Oak Ridge High School graduate Benjamin Lowry and two fellow Trojans are starting an online supplement company. Courtesy photo


Oak Ridge grad scoops on tech start-up

By From page A1 | August 02, 2017

After discovering a void in the workout supplement market, military veteran and Oak Ridge High School graduate Benjamin Lowry is launching Scoop, which will allow users to customize their own workout supplements online.

Lowry, 26, served five years in the Navy and completed three deployments to Afghanistan on a counterterrorism mission. A lifelong athlete, Lowry holds the military sit-up record in Florida with 812 sit-ups in 33 minutes.

During his years in the military Lowry recalled being “inspired” by the athletes who surrounded him in special warfare, but realized there had to be a better way to buy workout supplements from what he called a lack of transparency in the multi-billion-dollar supplement industry.

“There is very limited oversight by the FDA when it comes to workout supplements, so people don’t know how much of each ingredient they’re getting,” Lowry said, adding that many pre-workout supplements contain high levels of caffeine.

“The supplement industry has a snake-oil salesman reputation for many,” he explained. “There are so many companies yelling, ‘I have the best!’”

At Scoop, Lowry explained, buyers know exactly what they’re getting and it costs less too. Customers choose ingredients, select recommended dosages for as little as 15 servings and then share their customized blend recipe with others, if they choose. If others buy that blend, the creator earns money. Users may also elect to order custom-made blends already on the site.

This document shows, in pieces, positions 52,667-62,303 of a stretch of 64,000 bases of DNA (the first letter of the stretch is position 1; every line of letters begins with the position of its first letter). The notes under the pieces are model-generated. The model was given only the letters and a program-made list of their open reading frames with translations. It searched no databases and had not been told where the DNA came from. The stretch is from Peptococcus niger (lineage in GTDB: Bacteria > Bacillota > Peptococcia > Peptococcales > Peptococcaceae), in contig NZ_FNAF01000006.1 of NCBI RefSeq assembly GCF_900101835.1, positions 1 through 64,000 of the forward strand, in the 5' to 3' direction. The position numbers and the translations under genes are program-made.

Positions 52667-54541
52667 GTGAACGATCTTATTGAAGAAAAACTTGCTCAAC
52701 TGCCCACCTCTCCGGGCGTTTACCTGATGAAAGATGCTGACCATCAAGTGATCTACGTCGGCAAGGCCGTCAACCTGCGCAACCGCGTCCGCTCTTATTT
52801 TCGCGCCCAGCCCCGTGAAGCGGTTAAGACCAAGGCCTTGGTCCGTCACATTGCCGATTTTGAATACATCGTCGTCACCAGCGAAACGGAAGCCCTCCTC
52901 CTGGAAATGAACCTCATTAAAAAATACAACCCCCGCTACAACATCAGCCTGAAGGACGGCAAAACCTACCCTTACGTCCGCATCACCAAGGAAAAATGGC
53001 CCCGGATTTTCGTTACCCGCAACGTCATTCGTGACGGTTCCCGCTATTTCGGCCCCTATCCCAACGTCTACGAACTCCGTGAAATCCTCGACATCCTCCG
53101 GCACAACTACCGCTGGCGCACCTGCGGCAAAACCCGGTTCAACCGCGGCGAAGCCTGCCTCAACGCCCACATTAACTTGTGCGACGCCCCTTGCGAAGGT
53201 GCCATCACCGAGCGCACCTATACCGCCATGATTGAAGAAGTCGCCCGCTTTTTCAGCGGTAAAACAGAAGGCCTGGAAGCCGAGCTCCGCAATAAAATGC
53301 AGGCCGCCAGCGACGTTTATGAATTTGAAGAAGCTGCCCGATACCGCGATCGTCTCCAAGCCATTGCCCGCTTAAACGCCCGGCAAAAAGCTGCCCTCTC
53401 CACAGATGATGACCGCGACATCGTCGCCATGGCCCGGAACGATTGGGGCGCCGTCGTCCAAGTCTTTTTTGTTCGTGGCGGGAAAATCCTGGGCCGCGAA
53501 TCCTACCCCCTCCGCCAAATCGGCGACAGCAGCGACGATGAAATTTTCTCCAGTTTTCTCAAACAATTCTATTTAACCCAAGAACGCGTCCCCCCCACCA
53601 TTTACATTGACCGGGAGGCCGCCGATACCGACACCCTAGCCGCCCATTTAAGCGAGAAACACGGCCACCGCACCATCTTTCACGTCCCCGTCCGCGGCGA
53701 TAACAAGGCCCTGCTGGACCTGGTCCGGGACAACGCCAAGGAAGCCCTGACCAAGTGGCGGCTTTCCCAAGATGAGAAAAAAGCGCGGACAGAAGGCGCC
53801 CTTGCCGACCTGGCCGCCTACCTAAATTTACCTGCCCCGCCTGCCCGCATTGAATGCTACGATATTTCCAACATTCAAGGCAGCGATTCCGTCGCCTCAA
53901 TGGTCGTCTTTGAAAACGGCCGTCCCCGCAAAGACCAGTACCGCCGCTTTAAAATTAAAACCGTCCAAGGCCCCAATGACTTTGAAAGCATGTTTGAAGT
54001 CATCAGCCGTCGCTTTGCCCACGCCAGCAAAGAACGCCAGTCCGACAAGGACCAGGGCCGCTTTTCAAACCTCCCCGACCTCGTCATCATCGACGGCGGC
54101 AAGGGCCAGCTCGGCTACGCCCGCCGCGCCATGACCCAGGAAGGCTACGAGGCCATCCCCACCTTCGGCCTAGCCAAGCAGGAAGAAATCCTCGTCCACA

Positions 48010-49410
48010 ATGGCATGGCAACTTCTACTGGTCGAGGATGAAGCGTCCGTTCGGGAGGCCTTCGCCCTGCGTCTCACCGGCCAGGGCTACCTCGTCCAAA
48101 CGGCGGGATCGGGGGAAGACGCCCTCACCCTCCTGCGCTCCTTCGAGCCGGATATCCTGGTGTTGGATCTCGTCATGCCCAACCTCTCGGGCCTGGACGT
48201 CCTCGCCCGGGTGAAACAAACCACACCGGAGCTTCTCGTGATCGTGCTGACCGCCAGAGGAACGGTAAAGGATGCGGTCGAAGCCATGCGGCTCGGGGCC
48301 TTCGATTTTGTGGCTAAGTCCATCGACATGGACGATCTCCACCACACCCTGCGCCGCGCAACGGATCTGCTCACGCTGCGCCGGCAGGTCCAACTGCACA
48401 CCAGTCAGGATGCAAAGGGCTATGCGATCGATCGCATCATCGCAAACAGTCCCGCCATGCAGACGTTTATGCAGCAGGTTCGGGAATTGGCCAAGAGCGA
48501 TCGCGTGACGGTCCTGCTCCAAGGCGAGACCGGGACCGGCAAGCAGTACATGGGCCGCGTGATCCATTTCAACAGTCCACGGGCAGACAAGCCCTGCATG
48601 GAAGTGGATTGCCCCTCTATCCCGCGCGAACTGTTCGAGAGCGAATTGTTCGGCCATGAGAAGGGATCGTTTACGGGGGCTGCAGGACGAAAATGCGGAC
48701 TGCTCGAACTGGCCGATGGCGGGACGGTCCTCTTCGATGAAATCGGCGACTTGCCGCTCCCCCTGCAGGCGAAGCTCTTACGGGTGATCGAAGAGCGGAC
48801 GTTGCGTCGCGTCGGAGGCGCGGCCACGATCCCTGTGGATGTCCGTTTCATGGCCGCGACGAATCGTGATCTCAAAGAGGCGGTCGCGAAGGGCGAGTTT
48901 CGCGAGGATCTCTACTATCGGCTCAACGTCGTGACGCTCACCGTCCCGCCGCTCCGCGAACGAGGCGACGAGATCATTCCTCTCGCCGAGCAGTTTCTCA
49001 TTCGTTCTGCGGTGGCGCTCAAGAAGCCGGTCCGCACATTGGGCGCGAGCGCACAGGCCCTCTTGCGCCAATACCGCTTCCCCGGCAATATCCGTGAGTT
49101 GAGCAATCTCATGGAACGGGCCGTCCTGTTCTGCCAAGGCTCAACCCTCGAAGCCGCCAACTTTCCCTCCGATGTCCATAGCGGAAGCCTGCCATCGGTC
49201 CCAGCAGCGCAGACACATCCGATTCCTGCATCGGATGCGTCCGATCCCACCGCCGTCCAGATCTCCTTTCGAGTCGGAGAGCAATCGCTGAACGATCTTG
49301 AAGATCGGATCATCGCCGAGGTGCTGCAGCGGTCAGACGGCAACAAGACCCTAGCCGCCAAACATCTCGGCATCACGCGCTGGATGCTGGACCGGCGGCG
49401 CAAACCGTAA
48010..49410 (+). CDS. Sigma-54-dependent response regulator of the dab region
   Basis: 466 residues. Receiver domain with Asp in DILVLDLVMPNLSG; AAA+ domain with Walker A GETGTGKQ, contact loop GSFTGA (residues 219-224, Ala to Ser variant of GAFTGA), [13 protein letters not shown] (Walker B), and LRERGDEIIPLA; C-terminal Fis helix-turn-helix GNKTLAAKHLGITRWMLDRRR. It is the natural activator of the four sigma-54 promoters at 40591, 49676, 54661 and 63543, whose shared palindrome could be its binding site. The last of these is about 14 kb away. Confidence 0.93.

“People may choose what they want depending on their needs or for their individual sport,” Lowry said, including pre-, during- and post-workout supplements. “For instance, what a triathlete needs would be different from an Olympic lifter.”

His team is working on professional athlete endorsements, where the athletes would share their unique blends on Scoop.

Lowry said the Scoop team has studied recommended doses of all the ingredients and allows users to pick from a range within the appropriate amount. As a user creates a blend, the platform adds the costs for ingredients in real time so the user knows the price. There’s a small markup so Scoop may make money, Lowry said, but customers will still pay less than marked-up supplements at big box stores.

People may also upload their own labels from the site should they choose.

Scoop co-founders include Lowry’s friends and fellow Oak Ridge High School graduates Dan Rogers and Rob Pohlman. Rogers and Pohlman earned degrees in computer science and became software engineers while Lowry was in the military.

“We’re the first in this market,” Lowry said. “The sport supplement industry is $22 billion globally and is expected to grow 22 percent each year.”

Scoop uses bulk ingredients from the United States and plans to start production in Chattanooga, Tenn., this month. The team is currently raising money via a Kickstarter campaign. Click here for the Scoop campaign, which includes a video with more information.

Julie Samrick


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